Wlliam Gilmore Simms
Poetry and the Practical >> Poetry and the Practical >> Front Matter

image of page
(Cover)Explore Inside

Front Matter

Speech | The University of Arkansas Press | 1996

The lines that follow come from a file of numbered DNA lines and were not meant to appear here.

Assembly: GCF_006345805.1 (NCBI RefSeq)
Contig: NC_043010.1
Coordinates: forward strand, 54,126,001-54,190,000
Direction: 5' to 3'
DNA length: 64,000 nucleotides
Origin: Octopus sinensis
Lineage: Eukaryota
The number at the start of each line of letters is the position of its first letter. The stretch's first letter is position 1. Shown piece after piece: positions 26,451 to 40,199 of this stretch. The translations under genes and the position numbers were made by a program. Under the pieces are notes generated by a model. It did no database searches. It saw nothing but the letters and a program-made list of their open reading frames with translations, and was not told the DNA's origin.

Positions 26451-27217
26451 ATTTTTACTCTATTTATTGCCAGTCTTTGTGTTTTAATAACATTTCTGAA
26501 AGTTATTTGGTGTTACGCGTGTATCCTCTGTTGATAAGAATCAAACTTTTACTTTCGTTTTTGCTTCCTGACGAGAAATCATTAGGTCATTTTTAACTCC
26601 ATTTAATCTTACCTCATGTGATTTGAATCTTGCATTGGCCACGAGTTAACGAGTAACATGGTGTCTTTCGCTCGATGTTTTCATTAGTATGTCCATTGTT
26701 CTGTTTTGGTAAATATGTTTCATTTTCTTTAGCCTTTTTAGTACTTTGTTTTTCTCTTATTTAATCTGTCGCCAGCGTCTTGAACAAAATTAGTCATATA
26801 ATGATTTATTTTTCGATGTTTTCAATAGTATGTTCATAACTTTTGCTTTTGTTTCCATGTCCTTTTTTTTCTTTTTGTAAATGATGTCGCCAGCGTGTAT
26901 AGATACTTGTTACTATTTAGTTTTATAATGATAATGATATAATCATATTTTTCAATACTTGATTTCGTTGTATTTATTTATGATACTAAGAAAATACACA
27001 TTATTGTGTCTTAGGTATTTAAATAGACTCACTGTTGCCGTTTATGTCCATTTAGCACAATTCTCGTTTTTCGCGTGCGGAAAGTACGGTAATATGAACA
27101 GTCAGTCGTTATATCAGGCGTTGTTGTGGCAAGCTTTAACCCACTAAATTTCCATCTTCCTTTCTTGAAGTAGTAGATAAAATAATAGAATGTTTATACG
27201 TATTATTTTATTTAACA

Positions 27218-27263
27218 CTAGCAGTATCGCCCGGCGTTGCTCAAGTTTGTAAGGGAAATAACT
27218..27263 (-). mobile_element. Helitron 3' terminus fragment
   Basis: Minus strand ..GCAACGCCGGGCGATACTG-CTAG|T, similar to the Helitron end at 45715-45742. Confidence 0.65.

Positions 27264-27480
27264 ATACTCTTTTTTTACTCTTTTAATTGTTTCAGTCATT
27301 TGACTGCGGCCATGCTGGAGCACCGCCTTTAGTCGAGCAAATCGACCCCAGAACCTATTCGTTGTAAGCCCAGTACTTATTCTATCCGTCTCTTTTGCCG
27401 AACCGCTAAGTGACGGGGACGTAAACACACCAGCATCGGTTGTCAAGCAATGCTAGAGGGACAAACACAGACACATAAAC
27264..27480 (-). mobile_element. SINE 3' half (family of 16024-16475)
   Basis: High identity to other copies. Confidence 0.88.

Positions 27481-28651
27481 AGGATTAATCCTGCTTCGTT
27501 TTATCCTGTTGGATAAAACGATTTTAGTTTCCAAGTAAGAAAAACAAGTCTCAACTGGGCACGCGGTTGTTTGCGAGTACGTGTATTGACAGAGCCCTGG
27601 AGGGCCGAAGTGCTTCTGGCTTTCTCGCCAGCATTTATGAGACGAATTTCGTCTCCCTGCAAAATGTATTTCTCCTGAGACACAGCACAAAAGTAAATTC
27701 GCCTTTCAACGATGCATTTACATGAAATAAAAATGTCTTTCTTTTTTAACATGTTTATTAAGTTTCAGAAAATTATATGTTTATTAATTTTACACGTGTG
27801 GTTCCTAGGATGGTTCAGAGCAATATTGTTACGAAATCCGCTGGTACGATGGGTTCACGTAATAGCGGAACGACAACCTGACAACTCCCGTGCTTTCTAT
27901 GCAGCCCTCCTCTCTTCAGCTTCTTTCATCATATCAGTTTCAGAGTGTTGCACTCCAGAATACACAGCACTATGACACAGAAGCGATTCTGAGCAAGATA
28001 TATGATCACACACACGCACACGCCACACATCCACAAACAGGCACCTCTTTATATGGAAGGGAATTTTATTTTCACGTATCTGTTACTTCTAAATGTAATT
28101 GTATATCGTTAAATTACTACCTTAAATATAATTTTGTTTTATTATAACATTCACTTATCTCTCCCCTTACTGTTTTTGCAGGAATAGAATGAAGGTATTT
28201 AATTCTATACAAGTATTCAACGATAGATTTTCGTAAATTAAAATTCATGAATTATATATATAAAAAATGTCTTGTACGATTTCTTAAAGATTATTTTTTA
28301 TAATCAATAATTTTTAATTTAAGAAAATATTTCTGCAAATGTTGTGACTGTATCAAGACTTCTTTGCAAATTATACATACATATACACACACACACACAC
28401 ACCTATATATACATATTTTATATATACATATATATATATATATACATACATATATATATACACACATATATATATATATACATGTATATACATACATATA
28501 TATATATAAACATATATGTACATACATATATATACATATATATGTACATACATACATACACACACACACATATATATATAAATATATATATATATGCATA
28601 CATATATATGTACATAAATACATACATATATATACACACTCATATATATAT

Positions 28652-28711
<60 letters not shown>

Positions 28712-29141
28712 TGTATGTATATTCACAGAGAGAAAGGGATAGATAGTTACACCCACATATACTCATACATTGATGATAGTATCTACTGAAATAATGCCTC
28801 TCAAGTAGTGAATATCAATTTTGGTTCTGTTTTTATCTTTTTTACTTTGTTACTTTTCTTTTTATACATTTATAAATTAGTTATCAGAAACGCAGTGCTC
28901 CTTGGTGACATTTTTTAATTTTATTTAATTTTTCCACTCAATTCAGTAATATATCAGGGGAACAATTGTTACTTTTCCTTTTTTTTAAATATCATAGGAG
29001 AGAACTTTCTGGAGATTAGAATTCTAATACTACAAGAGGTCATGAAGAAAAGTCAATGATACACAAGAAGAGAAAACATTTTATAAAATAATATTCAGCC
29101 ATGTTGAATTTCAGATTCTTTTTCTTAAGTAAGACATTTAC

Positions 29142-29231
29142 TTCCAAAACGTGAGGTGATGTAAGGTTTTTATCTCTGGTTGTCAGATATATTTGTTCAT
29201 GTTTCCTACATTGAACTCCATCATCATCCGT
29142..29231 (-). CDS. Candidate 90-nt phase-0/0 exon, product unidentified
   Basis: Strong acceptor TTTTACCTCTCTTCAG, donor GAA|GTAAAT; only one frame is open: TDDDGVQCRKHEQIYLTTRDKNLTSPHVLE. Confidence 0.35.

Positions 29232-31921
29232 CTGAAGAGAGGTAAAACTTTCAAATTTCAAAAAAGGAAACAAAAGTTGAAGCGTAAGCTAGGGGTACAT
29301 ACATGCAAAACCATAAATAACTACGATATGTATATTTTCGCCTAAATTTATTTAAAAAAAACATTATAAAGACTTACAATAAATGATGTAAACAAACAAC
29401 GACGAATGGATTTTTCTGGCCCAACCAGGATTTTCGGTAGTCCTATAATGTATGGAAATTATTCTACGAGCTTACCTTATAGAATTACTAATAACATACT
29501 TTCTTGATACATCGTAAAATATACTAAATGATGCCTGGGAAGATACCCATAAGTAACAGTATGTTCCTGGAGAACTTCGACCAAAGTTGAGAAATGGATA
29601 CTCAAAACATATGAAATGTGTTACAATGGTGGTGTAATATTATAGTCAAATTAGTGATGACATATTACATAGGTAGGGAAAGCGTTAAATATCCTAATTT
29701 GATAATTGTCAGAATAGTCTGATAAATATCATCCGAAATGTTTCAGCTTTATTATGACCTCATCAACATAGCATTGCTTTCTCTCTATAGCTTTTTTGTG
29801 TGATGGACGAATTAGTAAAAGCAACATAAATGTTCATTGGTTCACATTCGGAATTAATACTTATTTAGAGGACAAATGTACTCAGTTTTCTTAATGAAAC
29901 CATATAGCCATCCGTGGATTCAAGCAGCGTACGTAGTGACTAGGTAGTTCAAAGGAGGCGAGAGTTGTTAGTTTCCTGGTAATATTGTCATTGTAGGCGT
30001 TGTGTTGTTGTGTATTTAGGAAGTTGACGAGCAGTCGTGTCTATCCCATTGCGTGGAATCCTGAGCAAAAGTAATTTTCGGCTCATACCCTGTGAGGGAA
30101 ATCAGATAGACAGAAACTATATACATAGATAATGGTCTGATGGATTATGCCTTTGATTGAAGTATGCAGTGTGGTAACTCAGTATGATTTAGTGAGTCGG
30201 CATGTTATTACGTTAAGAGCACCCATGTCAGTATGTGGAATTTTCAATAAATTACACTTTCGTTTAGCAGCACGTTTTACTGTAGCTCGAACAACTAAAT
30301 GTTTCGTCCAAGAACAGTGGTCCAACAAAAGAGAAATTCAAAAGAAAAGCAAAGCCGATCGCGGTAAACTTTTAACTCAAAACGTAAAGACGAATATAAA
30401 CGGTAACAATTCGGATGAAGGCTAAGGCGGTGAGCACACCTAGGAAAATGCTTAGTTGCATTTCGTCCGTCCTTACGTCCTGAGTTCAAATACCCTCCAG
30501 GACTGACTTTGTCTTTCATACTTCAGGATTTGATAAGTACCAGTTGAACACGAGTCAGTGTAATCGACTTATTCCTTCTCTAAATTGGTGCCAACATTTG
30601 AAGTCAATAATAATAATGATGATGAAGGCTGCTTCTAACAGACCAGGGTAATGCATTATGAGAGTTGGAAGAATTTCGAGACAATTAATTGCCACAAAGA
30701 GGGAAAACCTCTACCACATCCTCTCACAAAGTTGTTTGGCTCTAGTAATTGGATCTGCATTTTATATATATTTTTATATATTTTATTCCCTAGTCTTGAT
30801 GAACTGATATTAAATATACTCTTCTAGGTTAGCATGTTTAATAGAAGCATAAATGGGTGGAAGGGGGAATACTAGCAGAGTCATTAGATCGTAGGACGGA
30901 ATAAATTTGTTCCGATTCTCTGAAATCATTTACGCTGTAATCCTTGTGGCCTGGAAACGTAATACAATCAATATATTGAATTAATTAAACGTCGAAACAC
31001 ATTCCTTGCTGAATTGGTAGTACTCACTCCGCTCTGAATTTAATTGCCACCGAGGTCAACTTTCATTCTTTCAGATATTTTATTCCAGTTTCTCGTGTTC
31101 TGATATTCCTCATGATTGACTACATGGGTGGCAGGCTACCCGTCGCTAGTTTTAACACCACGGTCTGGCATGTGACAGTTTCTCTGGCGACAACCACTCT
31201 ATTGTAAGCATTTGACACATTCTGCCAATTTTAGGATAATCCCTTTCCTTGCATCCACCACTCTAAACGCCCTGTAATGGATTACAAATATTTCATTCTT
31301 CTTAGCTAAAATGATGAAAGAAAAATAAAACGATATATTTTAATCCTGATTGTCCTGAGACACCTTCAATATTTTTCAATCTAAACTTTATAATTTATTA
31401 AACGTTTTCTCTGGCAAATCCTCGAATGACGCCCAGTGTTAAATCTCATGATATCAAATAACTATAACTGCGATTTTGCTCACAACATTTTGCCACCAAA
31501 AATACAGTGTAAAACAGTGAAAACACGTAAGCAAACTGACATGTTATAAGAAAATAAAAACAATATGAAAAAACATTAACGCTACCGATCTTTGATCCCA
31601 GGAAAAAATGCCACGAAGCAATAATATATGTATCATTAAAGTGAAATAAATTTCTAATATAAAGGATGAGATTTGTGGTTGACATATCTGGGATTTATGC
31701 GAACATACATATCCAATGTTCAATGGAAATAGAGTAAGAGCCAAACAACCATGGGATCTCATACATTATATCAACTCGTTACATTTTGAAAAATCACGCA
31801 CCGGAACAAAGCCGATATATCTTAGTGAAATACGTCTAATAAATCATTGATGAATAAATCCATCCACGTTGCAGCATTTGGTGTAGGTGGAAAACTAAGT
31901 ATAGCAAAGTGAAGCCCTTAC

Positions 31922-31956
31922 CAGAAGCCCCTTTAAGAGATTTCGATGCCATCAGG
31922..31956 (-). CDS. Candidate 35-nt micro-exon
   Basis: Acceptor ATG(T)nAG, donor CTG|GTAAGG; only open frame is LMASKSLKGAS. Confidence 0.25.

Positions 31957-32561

Poetry and the Practical was published in 1996 by The University of Arkansas Press as part of The Simms Series.  Edited with an introduction and notes by James Everett Kibler Jr., the book contains a lecture written by Simms between the years of 1851-54, which expanded from one to three parts.  Kibler summarizes the lecture as “a clear, forceful, inspired defense of poetry against those who would relegate it to the margins of life.”[1]  In a 12 November 1850 letter to Evert Augustus Duyckinck, Simms made first mention of the lecture: “I recieve [sic] another application for a public Lecture at Augusta; and the quasi pledge given a year before, when I excused myself to the same applicants for a similar duty, was impressively urged upon me.  I have no escape.”[2]  His host for the Augusta trip, Marcus Claudius Marcellus Hammond, brother to the famous James Henry Hammond, was urged by Simms in a 14 December 1850 letter leading up to his trip to not attend the lecture, which he would “treat in a style as far removed from the merely essayical as possible.”[3]  Simms delivered the Augusta lecture on 6 January 1851 before the Lyceum.[4]  The Augusta Constitutionalist reviewed it favorably in an 8 January edition: “The Lecture was a truly magnificent one, and was delivered in a style of impressiveness and oratorical power, not often equaled. . . . He triumphantly demonstrated that the mission of Poets on earth was both noble and preeminently useful, and that poetry exercised offices of the highest practical utility.”  Charleston’s Courier, Mercury, and Daily Sun also praised the lecture.  James Henry Hammond wrote a 21 January 1851 letter to Simms to regret having missed the lecture: “I have never known any speech to produce such a sensation in Augusta & if I had not heretofore positively declined to Lecture for that Society myself, I would not venture to do it after yours.”[5]